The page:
WEDNESDAY Brain-Body- Memory Balance. 2:00-3:00 pm. Low-impact, seated exercise. Bring water bottle and wear comfortable clothing. Heritage Oaks. 891-4000. Blood Pressure Screenings. 10am-Noon, also Tues & Thurs. Tallahassee Senior Center, 1400 N. Monroe St, 850-891-4000. Blood Glucose Screenings. 10:00 am - Noon. Tallahassee Senior Center, 1400 N. Monroe St, 891-4000. Wednesdays at the Sanctuary, 6:00-7pm. $12 per class. Simple stretches and breathing to open the body and create some inner space free from the incessant static of the mind. A time to usher in a new consciousness, steeped  in peace and tranquil silence. It’s a great way to help make it smoothly through the rest of your week! Class ends with a 20 minute yoga nidra guided meditation.  Suitable for all levels. JoAnna 222-0291 or email joannadevi@earthlink.net or visit our website at www. lakulishyogatallahassee.com. Location: 2824 Par Lane, Tallahassee. Prayer and meditation with Dr. Patty Ball Thomas, L.U.T.  Noon.  Unity Eastside, 8551 Buck Lake Road, admin@unity-eastside.org 656-1678. Gentle Yoga with Geralyn Russell.  10:30-11:45 a.m. At Unity Eastside, 8551 Buck Lake Road. For information, please call Geralyn Russell at 8782843 or email her at yogawithgeralyn@yahoo.com   Drop-ins are welcome. Hatha Yoga class - 6-7pm. Leslie Hanks’ Yoga Unlimited -Yoga and Ayurveda. 1st month $65. Teacher Training Program, RYT 200. 850-3856904, www.leslieyoga.com.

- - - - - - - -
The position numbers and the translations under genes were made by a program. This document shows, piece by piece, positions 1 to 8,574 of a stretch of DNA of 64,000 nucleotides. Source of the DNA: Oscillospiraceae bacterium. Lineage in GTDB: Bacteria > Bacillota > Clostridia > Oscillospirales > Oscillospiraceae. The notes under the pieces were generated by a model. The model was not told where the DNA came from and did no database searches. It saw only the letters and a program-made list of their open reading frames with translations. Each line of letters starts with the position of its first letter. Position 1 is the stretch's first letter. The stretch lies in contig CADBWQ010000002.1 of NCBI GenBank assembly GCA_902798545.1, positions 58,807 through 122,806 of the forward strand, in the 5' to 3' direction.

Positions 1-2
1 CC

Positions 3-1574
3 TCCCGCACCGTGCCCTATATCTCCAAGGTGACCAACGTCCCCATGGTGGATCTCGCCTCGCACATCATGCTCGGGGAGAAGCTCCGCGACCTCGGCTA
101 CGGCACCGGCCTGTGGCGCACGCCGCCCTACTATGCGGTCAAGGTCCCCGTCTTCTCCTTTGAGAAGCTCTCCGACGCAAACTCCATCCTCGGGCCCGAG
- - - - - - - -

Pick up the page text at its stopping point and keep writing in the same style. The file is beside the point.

THURSDAY The NEW Lafayette Street Organic Growers’ Market - 3:00pm – dusk. Rain or shine! On Lafayette Street, across from The Moon in Tallahassee. The Lafayette Street Growers’ Market features fresh local veggies and fruit, sold direct from our local small farmers. Meet your local small farmers at the Growers’ Markets.  Life Exercise. 9:30 –10:30am (see Tues). Tallahassee Senior Center, 1400 N. Monroe St, 891-4000.

Seated NIA Yoga (Neuromuscular Intergrative Action). 11:00 am-Noon. Taught by Lori Roberts, certified NIA yoga instructor. Tallahassee Senior Center, 1400 N. Monroe St. 891-4000.